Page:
cca-bypass beta1

by on Dec.04, 2009, under realbasic

For a while, Cisco Clean Access on Windows has bothered the heck out of me. The client for CCA on windows is just plain buggy. It takes forever to open, prompts me to let it run as admin every time I boot into Windows, doesn’t let me use the Internet until I update Windows (which sometimes requires a reboot first), and sometimes just doesn’t work. However, I’ve only recently decided to investigate more, and figure out how to get past it.

The idea is simple: on a machine running Linux, everything is done through a web interface. This makes it simple to create a script to get through Clean Access. However, on Windows, while this web interface is presented, it simply tells you to download the client. The obvious method of bypassing this, changing the User Agent of your browser, doesn’t work: Clean Access has other methods of detecting that you’re running Windows, using TCP fingerprinting. Basically, Cisco has figured out certain commands they can send over the network, and exactly how a Windows machine will respond. So, the answer becomes to change these responses.

It turns out that this can be done using something called sec_cloak. This is, really, a security tool: it prevents people on the network from detecting which Operating System you’re running. If people can’t tell you’re running Windows, they can’t attack you with TCP attacks that work against Windows, so they’ll try those that your computer is masked to. For our purposes, we can mask the computer to Linux. To do this, sec_cloak changes some magic values in the registry. That’s about where my technical knowledge of sec_cloak ends. How someone found these values, and why changing them does what it does, I’m not sure about. For our purposes, though, that’s really not very important. The important part is that now, the network can’t tell which OS you’re running.

However, this is STILL not enough. The web interface has some sneaky tricks to keep trying to detect which operating system you’re running. So, we need to fool it more. The web interface has a couple methods: it checks your User Agent, and has some javascript to attempt to detect if you’re running Windows. So, we now have the magic combination: sec_cloak to Linux, change the User Agent to a Linux one, and disable javascript in the browser.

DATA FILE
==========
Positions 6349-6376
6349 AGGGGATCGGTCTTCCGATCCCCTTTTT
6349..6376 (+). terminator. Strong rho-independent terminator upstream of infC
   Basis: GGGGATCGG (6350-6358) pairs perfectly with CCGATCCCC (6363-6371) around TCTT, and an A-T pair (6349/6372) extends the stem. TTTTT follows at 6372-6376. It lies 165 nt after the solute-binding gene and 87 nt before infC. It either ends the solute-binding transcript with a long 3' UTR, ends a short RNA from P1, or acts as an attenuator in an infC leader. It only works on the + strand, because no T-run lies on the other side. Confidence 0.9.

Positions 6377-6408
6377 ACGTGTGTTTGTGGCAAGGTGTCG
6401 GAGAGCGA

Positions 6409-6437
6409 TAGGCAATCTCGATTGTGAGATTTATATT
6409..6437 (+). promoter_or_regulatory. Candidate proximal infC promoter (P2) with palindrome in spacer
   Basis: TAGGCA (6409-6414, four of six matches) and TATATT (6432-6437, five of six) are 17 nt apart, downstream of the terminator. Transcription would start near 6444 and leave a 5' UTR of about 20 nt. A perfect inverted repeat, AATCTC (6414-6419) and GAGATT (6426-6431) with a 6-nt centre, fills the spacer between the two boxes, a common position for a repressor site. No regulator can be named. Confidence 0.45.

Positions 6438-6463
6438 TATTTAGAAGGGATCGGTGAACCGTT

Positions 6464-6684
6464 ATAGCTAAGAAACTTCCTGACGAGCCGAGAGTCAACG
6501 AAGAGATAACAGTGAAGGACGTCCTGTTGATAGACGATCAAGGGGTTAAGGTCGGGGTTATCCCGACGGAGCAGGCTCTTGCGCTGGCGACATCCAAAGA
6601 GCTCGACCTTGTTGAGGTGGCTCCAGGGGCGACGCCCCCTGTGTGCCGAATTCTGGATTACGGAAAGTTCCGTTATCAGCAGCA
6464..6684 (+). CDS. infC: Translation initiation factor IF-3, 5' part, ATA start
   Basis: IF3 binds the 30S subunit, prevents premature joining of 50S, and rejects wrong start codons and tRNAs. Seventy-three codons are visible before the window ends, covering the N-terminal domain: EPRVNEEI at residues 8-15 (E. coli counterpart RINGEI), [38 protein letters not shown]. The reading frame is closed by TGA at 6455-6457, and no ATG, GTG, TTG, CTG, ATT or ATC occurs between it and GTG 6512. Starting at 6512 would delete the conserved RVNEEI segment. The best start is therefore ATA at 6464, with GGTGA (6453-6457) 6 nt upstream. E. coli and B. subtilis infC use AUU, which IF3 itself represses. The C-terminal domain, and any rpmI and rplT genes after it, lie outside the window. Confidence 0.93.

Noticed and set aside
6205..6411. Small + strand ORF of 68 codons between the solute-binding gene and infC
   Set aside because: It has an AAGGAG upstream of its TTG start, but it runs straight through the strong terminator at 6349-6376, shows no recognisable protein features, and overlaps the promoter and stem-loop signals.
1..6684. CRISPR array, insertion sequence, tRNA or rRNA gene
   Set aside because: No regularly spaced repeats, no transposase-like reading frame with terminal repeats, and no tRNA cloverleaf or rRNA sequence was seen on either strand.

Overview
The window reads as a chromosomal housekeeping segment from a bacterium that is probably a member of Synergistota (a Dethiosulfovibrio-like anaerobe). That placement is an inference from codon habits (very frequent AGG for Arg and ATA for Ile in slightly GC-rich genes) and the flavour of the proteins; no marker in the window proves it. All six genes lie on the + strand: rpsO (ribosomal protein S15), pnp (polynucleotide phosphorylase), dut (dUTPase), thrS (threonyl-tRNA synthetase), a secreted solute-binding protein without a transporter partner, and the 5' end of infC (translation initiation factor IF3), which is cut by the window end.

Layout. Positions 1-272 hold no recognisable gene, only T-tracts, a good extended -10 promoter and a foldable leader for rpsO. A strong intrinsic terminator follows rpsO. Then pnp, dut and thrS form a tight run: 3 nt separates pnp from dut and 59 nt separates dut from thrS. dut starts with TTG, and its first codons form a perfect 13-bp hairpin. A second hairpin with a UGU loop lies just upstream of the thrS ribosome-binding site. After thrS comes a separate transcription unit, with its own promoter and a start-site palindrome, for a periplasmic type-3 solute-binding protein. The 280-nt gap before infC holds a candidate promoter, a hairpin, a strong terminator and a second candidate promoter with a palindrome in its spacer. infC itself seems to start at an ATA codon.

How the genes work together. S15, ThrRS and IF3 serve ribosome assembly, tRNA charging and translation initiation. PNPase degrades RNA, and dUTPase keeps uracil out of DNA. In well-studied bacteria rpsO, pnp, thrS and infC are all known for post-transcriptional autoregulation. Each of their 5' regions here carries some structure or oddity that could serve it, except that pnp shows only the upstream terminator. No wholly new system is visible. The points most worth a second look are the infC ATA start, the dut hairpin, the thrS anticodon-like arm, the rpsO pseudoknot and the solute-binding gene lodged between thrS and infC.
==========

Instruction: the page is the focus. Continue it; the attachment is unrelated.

Luckily, sec_cloak only needs to be applied once. However, the login still needs to be done every time, and part of the pain with Cisco’s Clean Access Client was that I needed to type in my username and password every time I booted my computer up. So, my next step was to create an application. After a good couple hours of coding, I have an application that will apply the sec_cloak fix, save login credentials, and go through the login pages automatically. It still requires a bit of user interaction: clicking the “login” button, but I’m working on cutting this out, and having the only interaction be setting up everything.

Note that cca-bypass should still be considered beta. That is, it seems stable enough in my small testing to work most of the time, but you shouldn’t be surprised if something funky happens. This application doesabsolutelyno error catching, so don’t be surprised if it just crashes and doesn’t log you in. If cca-bypass doesn’t work to log you in, you can still use the Clean Access Client to login to the network, without damaging the sec_cloak fix.

cca-bypass stores your username and password encrypted, however, I’m not going to claim that the encryption is perfect/can’t be broken. Be careful who gets hold of your files. The encryption is done using a password which is different in the pre-compiled version than it is in the open-source version, to remove the obviousness of that security hole.

I have personally tested cca-bypass on Windows 7. However, I have also tested the same fix on Vista, and I have reports that the fix should work on XP. I will try to do more testing to confirm that everything works on XP and Vista.

Pre-compiled binary:


If you have any questions/comments/suggestions, please leave a comment!

1 Comment for this entry

  • joe

    great article on CCA. It wrecks the internet where i’m at. makes pages as slow as dialup on AOL. i will try ur solution. thanks!

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